What is the goal behind Song for Charlie?
I was a senior in college in 2020, and I lost my boyfriend three weeks before graduation to fentanyl poisoning. When that happened … we quickly found out there were a lot of other families in our situation. Charlie thought he was getting a Percocet, but it was fentanyl, and it killed him. And we’ve heard more and more stories of kids – they’re getting younger and younger – who are experimenting with pills, trying an Adderall, which they assume is safe because their friends take it for ADHD, or an opiate for their wisdom teeth surgery, or a Xanax, which is what their parent takes for anxiety. They’re getting the drugs from social media and other means that aren’t the pharmacy, and they have, unfortunately, fatal consequences.
We quickly knew that we needed to spread awareness, and it was frustrating that there were six other cases of fentanyl poisoning among young adults and youth in Santa Clara County within 10 days of Charlie’s death. But none of the kids knew. None of our campuses was aware of it, and nobody knew what was happening. We realized the big gap was that law enforcement and public health people knew (of the problem), but the kids and parents didn’t know. In most cases, kids took the pills at home, and their parents found them (after overdosing).
So, we are giving talks about the person we lost, his story, and about fentanyl and how to spot fentanyl poisoning, how to prevent it, and how to share this with your peers. Then there are also parent talks that are focused on how to talk to your kid about it.
Charlie just took a single pill?
Yes. Actually, in a lot of cases with teens, it’s been half a pill. They split it with a friend, and one of them dies. That’s just the way fentanyl works; such a little amount is lethal. Charlie was getting ready for a job interview. He was excited for his future after graduation. He was always the one to get groups together, to bring people and new friends together, always bringing out the best in people. I think he would want his life and story to have a positive impact on people.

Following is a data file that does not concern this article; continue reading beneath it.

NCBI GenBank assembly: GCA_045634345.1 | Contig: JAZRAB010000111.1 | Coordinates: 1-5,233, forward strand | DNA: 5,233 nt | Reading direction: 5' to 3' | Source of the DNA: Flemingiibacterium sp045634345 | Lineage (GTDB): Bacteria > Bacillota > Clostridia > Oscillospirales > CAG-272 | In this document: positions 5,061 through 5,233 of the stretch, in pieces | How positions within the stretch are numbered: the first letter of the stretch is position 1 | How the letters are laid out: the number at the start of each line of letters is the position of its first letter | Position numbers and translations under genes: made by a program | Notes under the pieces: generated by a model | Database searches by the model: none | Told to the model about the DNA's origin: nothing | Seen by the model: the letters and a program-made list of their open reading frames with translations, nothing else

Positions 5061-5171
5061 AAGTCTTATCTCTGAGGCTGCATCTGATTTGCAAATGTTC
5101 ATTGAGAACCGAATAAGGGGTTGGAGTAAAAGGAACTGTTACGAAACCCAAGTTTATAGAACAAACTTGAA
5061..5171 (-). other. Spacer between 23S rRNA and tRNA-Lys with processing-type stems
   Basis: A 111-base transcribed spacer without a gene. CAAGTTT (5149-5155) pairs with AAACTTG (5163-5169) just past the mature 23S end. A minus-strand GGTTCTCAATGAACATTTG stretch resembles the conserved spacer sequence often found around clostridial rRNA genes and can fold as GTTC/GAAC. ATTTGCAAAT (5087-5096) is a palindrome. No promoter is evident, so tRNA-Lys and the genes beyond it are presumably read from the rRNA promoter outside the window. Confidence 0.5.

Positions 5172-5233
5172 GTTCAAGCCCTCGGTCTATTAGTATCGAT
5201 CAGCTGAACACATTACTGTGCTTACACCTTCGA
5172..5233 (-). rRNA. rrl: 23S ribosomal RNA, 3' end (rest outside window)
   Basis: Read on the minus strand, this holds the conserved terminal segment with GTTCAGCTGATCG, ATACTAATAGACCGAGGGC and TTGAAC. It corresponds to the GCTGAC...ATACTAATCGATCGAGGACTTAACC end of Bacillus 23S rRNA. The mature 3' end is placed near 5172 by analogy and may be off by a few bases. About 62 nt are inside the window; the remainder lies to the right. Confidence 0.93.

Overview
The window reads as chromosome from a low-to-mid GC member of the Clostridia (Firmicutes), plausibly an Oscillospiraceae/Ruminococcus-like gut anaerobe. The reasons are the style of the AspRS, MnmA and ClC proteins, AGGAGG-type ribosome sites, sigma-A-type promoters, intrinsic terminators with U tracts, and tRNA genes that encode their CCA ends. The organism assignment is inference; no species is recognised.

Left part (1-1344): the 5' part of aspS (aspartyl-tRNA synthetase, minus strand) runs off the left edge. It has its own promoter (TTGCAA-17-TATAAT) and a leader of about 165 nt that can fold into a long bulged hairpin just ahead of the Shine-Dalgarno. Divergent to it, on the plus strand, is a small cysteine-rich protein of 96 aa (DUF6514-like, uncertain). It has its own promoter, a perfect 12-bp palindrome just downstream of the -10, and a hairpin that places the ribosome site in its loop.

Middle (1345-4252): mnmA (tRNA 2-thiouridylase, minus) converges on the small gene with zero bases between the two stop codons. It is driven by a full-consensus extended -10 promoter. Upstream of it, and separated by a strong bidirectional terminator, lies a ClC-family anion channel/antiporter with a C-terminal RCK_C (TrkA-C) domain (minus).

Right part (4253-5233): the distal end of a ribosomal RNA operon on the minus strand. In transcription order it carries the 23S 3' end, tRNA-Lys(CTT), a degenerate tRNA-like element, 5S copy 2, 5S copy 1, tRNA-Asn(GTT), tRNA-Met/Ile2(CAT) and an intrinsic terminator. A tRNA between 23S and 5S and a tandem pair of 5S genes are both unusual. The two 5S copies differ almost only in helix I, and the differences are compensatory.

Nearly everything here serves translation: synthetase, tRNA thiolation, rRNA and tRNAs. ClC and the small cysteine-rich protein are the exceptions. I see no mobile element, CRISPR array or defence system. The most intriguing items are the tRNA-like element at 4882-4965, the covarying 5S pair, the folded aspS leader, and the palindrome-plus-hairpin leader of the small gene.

The Song for Charlie website says that the fastest-growing group of accidental drug overdose victims consists of the occasional, or recreational, users of prescription pills. Is that what your data are showing?
Yes, in a lot of cases, it’s people who are trying it for the first time. One of the moms who works for Song for Charlie, her son hadn’t tried alcohol or anything, but he just wanted to try it. He got a Xanax, thinking it would help him with anxiety. There are a lot of cases where kids have been taking a medication they’ve been prescribed, but they can’t find it any more from their doctor – whether because they lose that doctor connection or they can’t afford it and are seeking it through different means. There was, unfortunately, a case in Colorado where a boy’s parents didn’t have insurance, and he had a shoulder injury and bought what he thought were prescription opioids off Facebook marketplace.
You mentioned that you give talks to schools and groups through Song for Charlie. What are some other programs the organization offers?
For one, a student started this in-the-works, peer-based program. It’s called Fentanyl Fight Club. The idea is to equip friends with ways to share this information and know how to look out for an overdose. They need to be carrying Narcan and know why that’s important and know the difference between alcohol intoxication and an overdose. Good Samaritan laws are really important for kids and all community members to know. The requests for talks have been growing.